Alabama fights to proceed with execution of cop killer Vernon Madison
A federal court of appeals this morning stayed tonight's scheduled execution of Mobile cop killer Vernon Madison.
The U.S. 11th Circuit Court of Appeals granted the stay less than eight hours before his execution was set to take place at Holman Correctional Facility in Atmore.
The Alabama Attorney General's Office, however, is planning to appeal the ruling, Bryan Stevenson, founder and executive director of the Equal Justice Initiative which represents Madison, said just after noon today. The U.S. Supreme Court has created a docket for the A.G.'s appeal, but does not yet show any filings or orders.
A department of corrections spokesman said they were still going through with plans for the execution pending a final order.
A spokeswoman for the Alabama Attorney General's Office declined comment regarding the appeal.
Madison had claimed he was mentally incompetent to be executed. His attorneys, from the Montgomery-based nonprofit Equal Justice Initiative, have been seeking a stay from state and federal courts since the execution date was set in March.
On Wednesday, EJI attorneys filed the petition for a stay and a request for oral argument before the 11th Circuit Court of Appeals.
The appellate court, in granting that request, noted that Madison's claim could not be raised until the execution was imminent, and that only an Alabama trial court and the federal district court have reviewed the claim.
In a response to Madison's filing, state attorneys argued that the circuit judge considered all testimony and evidence in reaching the conclusion that Madison possesses a rational understanding of the offense and the execution.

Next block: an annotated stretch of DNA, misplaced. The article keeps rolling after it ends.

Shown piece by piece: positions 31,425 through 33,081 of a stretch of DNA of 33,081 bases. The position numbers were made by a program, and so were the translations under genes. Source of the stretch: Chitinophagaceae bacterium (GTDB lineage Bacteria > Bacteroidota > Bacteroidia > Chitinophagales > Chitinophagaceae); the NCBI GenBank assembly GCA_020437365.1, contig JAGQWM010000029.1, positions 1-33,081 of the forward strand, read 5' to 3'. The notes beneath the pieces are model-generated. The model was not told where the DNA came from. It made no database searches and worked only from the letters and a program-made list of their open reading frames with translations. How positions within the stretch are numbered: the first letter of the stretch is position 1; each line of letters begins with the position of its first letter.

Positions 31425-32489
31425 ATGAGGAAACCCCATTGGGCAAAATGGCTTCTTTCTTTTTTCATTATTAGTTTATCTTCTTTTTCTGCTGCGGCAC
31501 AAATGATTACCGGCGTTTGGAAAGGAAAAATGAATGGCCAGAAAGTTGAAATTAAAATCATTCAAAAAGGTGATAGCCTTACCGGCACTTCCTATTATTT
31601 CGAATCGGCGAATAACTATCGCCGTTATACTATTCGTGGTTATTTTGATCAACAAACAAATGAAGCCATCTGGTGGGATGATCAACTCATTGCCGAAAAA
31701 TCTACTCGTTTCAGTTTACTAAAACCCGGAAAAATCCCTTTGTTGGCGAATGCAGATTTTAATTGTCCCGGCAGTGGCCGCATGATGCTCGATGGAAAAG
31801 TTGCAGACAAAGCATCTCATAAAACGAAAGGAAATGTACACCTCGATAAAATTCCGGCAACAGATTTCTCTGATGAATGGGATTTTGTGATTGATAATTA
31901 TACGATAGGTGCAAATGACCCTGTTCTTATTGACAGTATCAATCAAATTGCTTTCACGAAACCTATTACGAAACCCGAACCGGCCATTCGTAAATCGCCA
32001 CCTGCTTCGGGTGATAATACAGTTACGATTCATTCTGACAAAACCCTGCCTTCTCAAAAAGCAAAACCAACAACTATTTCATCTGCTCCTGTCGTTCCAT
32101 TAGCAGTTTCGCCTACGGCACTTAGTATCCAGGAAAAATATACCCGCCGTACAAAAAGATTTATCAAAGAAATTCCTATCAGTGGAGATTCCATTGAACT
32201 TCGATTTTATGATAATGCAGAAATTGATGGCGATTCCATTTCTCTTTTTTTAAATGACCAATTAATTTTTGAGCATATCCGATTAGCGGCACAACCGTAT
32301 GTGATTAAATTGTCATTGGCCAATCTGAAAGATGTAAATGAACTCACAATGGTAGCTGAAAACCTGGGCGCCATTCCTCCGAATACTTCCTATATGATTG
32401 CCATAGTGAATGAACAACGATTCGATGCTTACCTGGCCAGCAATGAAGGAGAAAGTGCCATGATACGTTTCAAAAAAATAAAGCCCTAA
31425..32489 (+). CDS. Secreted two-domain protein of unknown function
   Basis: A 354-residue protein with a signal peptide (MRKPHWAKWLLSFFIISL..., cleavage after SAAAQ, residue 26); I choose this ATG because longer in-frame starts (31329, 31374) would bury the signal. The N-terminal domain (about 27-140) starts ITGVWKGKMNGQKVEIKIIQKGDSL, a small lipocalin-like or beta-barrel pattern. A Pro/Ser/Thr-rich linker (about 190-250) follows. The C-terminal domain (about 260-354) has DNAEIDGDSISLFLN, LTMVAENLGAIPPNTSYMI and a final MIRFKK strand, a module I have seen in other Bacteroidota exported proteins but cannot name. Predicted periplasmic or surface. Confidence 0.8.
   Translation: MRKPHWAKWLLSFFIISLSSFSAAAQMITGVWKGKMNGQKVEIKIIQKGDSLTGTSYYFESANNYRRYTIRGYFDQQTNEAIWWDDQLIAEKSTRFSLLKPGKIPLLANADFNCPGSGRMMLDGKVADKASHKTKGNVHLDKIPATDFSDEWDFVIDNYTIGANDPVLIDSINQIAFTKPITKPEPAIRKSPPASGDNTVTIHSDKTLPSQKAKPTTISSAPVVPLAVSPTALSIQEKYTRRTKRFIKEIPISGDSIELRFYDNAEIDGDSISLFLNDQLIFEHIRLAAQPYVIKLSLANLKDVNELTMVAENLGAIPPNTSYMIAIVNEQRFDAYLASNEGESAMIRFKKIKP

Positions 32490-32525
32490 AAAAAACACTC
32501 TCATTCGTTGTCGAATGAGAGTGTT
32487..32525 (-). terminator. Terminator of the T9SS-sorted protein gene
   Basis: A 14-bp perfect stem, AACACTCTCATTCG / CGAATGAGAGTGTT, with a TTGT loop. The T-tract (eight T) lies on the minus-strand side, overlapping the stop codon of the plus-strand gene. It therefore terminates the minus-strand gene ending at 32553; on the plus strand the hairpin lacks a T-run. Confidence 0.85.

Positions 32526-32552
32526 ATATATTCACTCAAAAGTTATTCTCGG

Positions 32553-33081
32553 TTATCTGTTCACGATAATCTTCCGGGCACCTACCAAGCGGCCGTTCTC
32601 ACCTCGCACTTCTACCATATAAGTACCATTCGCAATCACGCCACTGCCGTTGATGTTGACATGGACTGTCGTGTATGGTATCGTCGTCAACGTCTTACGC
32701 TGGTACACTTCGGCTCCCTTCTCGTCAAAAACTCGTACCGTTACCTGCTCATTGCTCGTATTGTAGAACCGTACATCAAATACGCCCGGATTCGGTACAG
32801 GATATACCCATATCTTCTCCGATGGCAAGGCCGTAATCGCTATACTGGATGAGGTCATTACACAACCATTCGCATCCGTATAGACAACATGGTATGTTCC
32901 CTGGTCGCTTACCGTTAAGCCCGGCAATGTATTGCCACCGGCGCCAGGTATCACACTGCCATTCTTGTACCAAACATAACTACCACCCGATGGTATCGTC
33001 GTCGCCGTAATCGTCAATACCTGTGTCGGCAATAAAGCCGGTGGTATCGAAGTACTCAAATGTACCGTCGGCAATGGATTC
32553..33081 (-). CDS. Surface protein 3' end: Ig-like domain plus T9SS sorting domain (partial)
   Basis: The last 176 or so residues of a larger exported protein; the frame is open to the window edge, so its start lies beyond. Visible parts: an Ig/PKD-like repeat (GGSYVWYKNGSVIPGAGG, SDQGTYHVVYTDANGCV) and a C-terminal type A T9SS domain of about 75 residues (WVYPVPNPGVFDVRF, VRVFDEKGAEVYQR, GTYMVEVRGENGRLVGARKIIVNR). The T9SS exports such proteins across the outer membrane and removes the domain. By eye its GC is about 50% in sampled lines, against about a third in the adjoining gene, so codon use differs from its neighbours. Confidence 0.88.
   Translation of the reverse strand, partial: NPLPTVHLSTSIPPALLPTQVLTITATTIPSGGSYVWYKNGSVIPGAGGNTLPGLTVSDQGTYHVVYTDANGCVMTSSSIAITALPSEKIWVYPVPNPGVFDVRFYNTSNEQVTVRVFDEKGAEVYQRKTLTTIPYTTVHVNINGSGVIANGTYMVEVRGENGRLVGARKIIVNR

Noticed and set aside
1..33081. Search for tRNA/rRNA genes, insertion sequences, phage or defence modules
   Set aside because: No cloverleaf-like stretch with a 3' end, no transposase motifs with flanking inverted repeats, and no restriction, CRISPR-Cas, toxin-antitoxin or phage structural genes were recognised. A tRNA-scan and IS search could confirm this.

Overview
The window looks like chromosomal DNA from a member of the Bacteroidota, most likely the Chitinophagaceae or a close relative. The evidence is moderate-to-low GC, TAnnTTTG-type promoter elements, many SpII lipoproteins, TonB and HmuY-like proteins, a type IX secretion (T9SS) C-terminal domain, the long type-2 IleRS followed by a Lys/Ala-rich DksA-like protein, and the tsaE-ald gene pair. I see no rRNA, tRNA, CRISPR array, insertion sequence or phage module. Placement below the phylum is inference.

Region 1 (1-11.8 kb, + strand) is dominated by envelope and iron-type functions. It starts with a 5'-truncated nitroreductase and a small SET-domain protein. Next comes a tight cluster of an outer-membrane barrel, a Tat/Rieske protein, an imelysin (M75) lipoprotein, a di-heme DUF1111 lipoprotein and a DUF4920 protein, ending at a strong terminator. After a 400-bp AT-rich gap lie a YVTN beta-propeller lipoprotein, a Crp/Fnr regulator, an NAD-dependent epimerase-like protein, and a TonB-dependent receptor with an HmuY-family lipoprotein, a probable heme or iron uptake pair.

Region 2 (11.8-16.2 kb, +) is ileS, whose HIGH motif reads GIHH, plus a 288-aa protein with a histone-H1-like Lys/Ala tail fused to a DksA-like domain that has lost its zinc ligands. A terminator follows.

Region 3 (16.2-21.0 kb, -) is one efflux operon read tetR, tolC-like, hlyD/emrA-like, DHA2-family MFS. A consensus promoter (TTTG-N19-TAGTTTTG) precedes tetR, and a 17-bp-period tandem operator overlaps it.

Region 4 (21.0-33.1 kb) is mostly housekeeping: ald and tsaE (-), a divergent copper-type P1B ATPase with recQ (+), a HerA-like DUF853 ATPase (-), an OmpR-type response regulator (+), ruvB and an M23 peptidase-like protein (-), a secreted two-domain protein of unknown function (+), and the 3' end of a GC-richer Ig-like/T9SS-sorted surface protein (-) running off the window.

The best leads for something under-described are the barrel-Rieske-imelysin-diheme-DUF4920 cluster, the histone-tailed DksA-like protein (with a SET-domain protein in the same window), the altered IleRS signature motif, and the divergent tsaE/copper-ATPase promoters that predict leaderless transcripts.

They say Madison alleges that the circuit judge failed to extend cases of precedent to include stroke-related impairments to mental capacity, rather than psychosis or delusions.
According to the appellate court's order filed Thursday morning, the court offers two reasons for granting the stay. First, the state court's finding that Madison is competent to be executed "is contrary to or involves an unreasonable application of clearly established federal law." Secondly, the state judge's decision was an unreasonable conclusion based on the evidence presented at the competency hearing.
The appellate court has now directed the attorneys to file briefs addressing those issues. Madison's attorneys must file by May 27, and the attorney general's office must respond by June 10. Madison's attorneys then will have until June 17 to file a reply.
Oral argument will take place in Atlanta on June 23, with each side allowed 30 minutes.www.al.com
This is a long shot. SCOTUS generally does not step on lower court's toes unless they are bitch slapping the 9th Circus.